WASHINGTON/CARACAS (Reuters) - The U.S. Treasury Department on Tuesday warned that Venezuela’s proposed “petro” cryptocurrency could violate sanctions against the OPEC nation’s socialist government, a statement that could dent investor appetite for the soon-to-be-launched token.
Venezuelan President Nicolas Maduro this month said his government will soon issue 100 million petros, backed by an equivalent number of barrels of oil, partly to get around the U.S. sanctions.
Those sanctions prohibit the purchase of newly issued Venezuelan debt, which has left Maduro unable to refinance the country’s crippling debt burden and led Socialist Party officials to seek new forms of raising hard currency.
Maduro is seeking to capitalize on the success of cryptocurrencies like bitcoin by creating one for Venezuela as its traditional currency, the bolivar, plunges to all-time lows against the dollar and the country struggles with hyperinflation.
“The petro digital currency would appear to be an extension of credit to the Venezuelan government ... (and) could therefore expose U.S. persons to legal risk,” a Treasury spokesman told Reuters on Tuesday.
“(It) is another attempt to prop up the Maduro regime, while further looting the resources of the Venezuelan people.”
Venezuela’s Information Ministry did not immediately respond to a request for comment. The OPEC nation, struggling with widespread shortages of food and medicine, is seeking to raise hard currency amid the crippling crisis.
U.S. banks have grown more cautious about operations involving Venezuela since Washington imposed sanctions, exposing them to legal and reputational risks, finance industry sources said.
The United States is considered a crucial source of capital for securities and tokens because of the size of its economy and because many global financial operations at some point pass through U.S. financial institutions.
Maduro has said each petro will be backed by one barrel of Venezuelan oil and will be sold at the same price, which last week averaged $60.40 per barrel.
That would put the value of the entire petro issuance of 100 million tokens at just over $6 billion.
Venezuela’s government has not provided any description of whether or how investors could collect the oil backing petro holdings.
PROPOSED PRIVATE OFFERING
Advisers to the Venezuelan government are recommending it sell $2.3 billion of its new cryptocurrency in a private offering at a discount of up to 60 percent, according to a document reviewed by Reuters.
The recommendation by newly formed advisory group VIBE, made up of cryptocurrency experts close to the government, indicates that Maduro’s valuation of the nascent petro faces significant market skepticism.
“The center of financial policy will be the consolidation of the petro,” said Maduro in his annual message on Monday. “This cryptocurrency is the future of humanity. Venezuela has entered the future.”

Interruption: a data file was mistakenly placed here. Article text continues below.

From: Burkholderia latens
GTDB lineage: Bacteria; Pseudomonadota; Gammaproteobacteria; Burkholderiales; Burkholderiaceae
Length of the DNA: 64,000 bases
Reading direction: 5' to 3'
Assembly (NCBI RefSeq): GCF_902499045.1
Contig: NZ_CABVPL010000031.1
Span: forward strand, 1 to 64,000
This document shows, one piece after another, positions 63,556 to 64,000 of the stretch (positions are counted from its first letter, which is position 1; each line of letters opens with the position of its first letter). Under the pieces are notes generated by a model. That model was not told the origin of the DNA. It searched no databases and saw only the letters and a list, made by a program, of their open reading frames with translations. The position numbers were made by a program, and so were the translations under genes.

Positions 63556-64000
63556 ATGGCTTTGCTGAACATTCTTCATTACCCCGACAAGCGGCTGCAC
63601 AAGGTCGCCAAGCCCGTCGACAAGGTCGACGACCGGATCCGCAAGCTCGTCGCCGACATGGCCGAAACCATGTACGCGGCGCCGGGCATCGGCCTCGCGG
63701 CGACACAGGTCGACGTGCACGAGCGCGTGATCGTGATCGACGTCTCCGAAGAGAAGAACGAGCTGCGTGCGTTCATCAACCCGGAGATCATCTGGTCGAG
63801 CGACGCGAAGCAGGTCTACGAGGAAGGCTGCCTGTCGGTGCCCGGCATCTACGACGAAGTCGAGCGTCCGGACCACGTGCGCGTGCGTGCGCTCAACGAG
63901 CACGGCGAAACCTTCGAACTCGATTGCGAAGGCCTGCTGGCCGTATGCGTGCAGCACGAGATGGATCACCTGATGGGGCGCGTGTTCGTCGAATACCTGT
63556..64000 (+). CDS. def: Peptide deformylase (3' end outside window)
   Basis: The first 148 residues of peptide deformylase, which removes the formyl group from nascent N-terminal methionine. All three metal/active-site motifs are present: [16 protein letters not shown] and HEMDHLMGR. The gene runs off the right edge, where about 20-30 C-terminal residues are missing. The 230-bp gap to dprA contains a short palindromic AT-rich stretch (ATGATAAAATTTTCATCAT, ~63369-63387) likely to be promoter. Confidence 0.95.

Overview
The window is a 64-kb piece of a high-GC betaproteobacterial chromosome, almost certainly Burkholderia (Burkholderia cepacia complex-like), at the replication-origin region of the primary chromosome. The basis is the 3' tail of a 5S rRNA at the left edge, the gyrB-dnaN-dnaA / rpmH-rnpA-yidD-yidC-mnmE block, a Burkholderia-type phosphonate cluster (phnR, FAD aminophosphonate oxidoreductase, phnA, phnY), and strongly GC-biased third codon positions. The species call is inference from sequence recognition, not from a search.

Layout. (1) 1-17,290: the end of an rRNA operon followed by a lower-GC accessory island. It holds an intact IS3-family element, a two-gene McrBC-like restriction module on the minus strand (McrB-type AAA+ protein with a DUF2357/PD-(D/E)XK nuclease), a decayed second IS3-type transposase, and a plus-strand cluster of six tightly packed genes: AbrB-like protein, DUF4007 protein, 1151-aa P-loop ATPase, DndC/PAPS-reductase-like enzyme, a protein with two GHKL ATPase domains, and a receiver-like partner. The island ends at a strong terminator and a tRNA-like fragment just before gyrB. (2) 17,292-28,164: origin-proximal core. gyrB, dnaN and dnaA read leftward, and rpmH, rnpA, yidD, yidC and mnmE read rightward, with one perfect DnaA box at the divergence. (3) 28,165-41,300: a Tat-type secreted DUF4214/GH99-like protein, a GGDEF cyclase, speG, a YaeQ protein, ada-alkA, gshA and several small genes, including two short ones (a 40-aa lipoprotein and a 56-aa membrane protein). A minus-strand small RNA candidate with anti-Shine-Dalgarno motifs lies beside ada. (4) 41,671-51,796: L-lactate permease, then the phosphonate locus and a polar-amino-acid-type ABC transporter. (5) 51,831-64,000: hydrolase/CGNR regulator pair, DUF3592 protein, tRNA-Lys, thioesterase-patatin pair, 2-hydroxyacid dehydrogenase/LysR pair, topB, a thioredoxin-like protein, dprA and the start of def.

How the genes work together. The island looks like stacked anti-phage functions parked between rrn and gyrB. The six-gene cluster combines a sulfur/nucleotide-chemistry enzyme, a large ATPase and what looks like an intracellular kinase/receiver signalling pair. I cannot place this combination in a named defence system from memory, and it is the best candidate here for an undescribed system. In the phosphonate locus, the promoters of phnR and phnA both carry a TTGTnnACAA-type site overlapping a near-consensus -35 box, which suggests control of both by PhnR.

However, many were left confused.
Venezuela’s opposition-run Congress has declared the petro an illegal debt issuance by a government desperate for cash, and has said it will not recognize it.
VIBE recommended Venezuela sell 38.4 million petros with a face value of around $2.3 billion in private placements starting on Feb. 15 at a discount of up to 60 percent.
Another 44 million petros with a face value of $2.7 billion should be offered to the public a month later.
The remainder should be shared between the government and VIBE, the document said.
High-ranking government advisers have discussed the proposal, according to a source familiar with the situation. It was not immediately clear if the proposal would be accepted.
The document suggested the government accept tax payments in petros, and that state oil company PDVSA incorporate cryptocurrencies in its dealings with foreign companies.
The country’s opposition said it is illegal to use oil reserves — of which Venezuela has the largest in the world — to issue debt.
Maduro said the cryptocurrency issuance would take place via online exchanges, but he did not give further details.
Some of the exchanges would work with bolivars, Venezuela’s collapsing local currency, while others would exchange other cryptocurrencies for the petro, said an adviser.
The petro will be pre-mined, meaning that unlike bitcoin, for example, new tokens cannot be created. This is the case with another popular cryptocurrency, ripple.
The document suggested the petro be a token on the Ethereum network, widely used by the cryptocurrency community. Its native coin is the ether, whose market capitalization is second only to bitcoin.
Additional reporting by Corina Pons; Editing by Brian Ellsworth, Jeffrey Benkoe and David Gregorio
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